Set your sights higher to achieve major success
To become a real expert and authority, maintaining the bare minimum is not enough. If your goal is to build a successful professional business and create a life that is outstanding, you need to set your sights a lot higher.
Being an expert also helps you overcome any negative PR that may have tainted your profession over the years. Lenders, securities brokers, chiropractors, business consultants, attorneys — almost all professions have gotten a bad rap at some point based on a few people who took advantage of their clients. That stain taints everyone in the field.
The good news is that as soon as you actually run your profession like a service business and dive in to become an expert in your field, and when you put that knowledge out there through engagement marketing using digital tools, you automatically earn respect. It happens quickly because you stand out as being different and as a leader in your field.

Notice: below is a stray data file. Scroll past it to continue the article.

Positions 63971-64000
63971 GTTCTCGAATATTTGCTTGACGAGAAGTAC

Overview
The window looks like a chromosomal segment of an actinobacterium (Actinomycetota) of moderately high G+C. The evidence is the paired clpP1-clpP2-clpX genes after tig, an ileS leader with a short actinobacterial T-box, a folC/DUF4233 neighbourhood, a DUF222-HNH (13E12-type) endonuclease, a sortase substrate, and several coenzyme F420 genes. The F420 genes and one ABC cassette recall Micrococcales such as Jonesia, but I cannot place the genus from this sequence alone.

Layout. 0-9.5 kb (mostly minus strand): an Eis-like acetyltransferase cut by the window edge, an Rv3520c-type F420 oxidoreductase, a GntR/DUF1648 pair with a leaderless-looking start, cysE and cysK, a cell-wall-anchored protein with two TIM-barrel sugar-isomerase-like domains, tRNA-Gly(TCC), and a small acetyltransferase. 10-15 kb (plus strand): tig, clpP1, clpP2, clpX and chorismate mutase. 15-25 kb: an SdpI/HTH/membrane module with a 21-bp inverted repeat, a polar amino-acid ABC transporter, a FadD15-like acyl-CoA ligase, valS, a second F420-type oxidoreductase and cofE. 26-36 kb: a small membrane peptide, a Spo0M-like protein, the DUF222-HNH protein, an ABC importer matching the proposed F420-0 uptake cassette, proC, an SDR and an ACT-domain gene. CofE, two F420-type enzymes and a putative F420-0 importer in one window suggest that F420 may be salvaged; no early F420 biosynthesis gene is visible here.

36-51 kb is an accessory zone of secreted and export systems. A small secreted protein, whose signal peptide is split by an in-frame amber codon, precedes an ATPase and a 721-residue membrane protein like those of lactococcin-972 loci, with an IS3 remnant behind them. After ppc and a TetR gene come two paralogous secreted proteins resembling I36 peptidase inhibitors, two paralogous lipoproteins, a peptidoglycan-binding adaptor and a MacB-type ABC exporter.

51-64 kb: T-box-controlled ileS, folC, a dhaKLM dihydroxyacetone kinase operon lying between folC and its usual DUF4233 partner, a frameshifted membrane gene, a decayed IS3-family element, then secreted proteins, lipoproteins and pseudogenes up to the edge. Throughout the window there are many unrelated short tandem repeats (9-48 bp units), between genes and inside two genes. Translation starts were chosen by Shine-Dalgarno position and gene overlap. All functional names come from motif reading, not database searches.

It takes 10,000 hours to become an expert
In his book Outliers, Malcolm Gladwell claims that it takes 10,000 hours to become an expert. Think about it: That’s around ten hours a day for 1,000 days! The author of So Good They Can’t Ignore You, Cal Newport, emphasizes that howyou’re using those 10,000 hours is equally important. He says you need to push yourself to the very limits of your current skillset to really expand into expertise.